Helping Nursing Home Residents Make Use of Outdoor Space

Dale Carter, of Transition Aging Parents, sent me the following question after reading my last post about caregiving for family members in nursing homes.

“Eleanor, when I went to check in to volunteer today at our local nursing home, I was chatting with a lady and she said the thing she missed most was not being able to get outside in the beautiful springtime. She was in a wheelchair. How do you respond when you hear that? Any suggestions on something the nursing home or a volunteer could do?”

As someone who plans to spend the spring, summer, and fall of my nursing home years out on the patio, it saddens me to see how difficult it is for many nursing home residents to get outside.  Sometimes people tell me they haven’t been out for months, and occasionally years, or only for clinic appointments.  I have several suggestions to help nursing home residents get some fresh air.
  • If getting outside is important to you, pick a nursing home with accessible outdoor space. Be aware that some nursing homes limit the times of year the patio can be used.
  • Try to get a room on the ground floor of the building, so it’s easier to get outside.
  • Attend activities such as barbecues and outdoor games provided by the recreation department.
  • If you’re unable to wheel your own chair, encourage family members to go with you to the patio, or off-campus, if there’s no patio, even if it’s just wheeling around the block.
  • Enlist a volunteer to bring you outside, either through the volunteer directly, the volunteer coordinator, the social worker, or another advocate.
  • Recruit staff members to take you out.  If you’re able to stay outside by yourself, or with another resident, ask one staff member to bring you out, and another to pick you up at a certain time, such as before lunch.  Try to make it convenient for their work schedule.
  • If you can’t wheel your chair, but have private funds, and the nursing home permits it, buy an electric wheelchair and get out there on your own.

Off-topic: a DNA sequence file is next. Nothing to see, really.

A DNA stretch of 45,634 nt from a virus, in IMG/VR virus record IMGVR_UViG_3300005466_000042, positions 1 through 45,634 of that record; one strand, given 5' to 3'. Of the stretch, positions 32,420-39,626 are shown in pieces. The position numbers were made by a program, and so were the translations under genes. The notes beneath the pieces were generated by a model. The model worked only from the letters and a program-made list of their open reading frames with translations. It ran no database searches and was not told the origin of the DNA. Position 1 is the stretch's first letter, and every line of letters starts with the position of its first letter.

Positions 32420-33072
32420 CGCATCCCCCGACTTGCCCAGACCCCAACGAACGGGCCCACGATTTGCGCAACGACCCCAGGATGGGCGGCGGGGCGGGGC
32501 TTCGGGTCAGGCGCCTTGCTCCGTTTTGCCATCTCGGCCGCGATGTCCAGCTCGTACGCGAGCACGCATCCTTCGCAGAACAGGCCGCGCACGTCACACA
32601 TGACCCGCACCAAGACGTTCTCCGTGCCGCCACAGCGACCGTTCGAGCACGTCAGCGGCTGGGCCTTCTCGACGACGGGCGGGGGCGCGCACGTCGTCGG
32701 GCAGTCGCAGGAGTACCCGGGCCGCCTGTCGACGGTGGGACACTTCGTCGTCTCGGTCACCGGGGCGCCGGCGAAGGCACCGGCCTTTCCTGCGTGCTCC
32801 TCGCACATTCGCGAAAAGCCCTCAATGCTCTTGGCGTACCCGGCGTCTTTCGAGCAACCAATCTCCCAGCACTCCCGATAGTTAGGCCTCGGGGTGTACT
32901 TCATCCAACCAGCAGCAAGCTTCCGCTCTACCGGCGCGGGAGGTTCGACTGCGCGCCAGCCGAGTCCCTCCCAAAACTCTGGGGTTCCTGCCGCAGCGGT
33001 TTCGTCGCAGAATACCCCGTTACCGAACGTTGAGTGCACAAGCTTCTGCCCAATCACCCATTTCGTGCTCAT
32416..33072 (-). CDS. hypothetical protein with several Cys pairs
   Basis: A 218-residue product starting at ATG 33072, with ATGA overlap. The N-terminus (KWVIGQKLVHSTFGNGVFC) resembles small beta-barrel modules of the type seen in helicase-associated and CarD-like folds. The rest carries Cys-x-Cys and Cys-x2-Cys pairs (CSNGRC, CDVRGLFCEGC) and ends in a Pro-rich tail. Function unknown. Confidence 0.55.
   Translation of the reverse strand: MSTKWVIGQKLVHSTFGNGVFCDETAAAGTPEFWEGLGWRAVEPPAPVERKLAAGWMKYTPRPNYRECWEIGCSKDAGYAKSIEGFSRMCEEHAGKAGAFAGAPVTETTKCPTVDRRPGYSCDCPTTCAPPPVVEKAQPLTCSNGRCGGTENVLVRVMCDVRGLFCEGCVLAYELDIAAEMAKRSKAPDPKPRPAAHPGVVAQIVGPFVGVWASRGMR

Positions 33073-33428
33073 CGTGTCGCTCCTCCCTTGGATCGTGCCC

• If there are nursing home-wide difficulties accessing outdoor space, this can be addressed in Resident Council Meetings or with the nursing home administration. 

4 thoughts on “Helping Nursing Home Residents Make Use of Outdoor Space”

  1. Thanks for answering my question. I just couldn’t imagine seeing the beautiful out-of-doors and not being able to get out there. You gave me some good ideas to discuss with the Director next week.
    Many thanks!

  2. My pleasure, Dale. Thanks for giving me the opportunity to provide a deeper discussion of the issue.

    If readers have further suggestions, I hope they’ll add their comments to the blog.


  3. I would recommend using the Activity Professional to help with this. Like nurses, activity pros must write care plans. They must assess and figure out ways to accommodate residents preferred activities.

    If you make it abundantly clear being outside for some time in the warmer weather (and even in the cold weather) and you push this as YOUR preferred-over-all-other activities, the activity dept will have to provide this.

    A local nursing home in my area decided to ask it’s management team to volunteer time for this very thing. They were expected to bring residents out side for a walk, or to sit under a tree or in the sun- for half hour periods throughout the day. Hands on caregivers, the aides and nurses, simply didn’t have reliable time to devote to this. Management schedules were and are much more flexible.

    The team also went out of it’s way to recruit volunteers to help with all activities- but outside time was a priority. School classes picked this up and provided hours of assistance, free of charge. Community service groups- those people who need to give back as part of a “court order” also picked up some time doing this. Church groups probably did the most to help with this effort, coming twice a week for four hours.

    A nursing home can host cook outs once or twice a week. The kitchen staff can prepare a meal outside on a grille, and residents can be seated at picnic tables or other tables…inside and out.

    All of this really depends upon the management’s willingness to truly accommodate residents. If it’s there, it will be obvious.

  4. Great suggestions, Patti. Thanks for posting them.

    Interesting to hear of a nursing home where management took on the role of bringing residents outside, showing their philosophy of care really does start from the top. I used to work in a psychiatric hospital where the chief psychiatrist spent several months on each unit, setting up systems and modeling his approach. If the phone rang while he was at the nurses’ station, he answered it, and he was frequently the typist during the psychiatric version of a care plan meeting. Those actions were among the most important steps he took toward team-building and they transformed the units.

    I’ll also echo your emphasis on volunteers, who make a huge difference in the lives of the residents.



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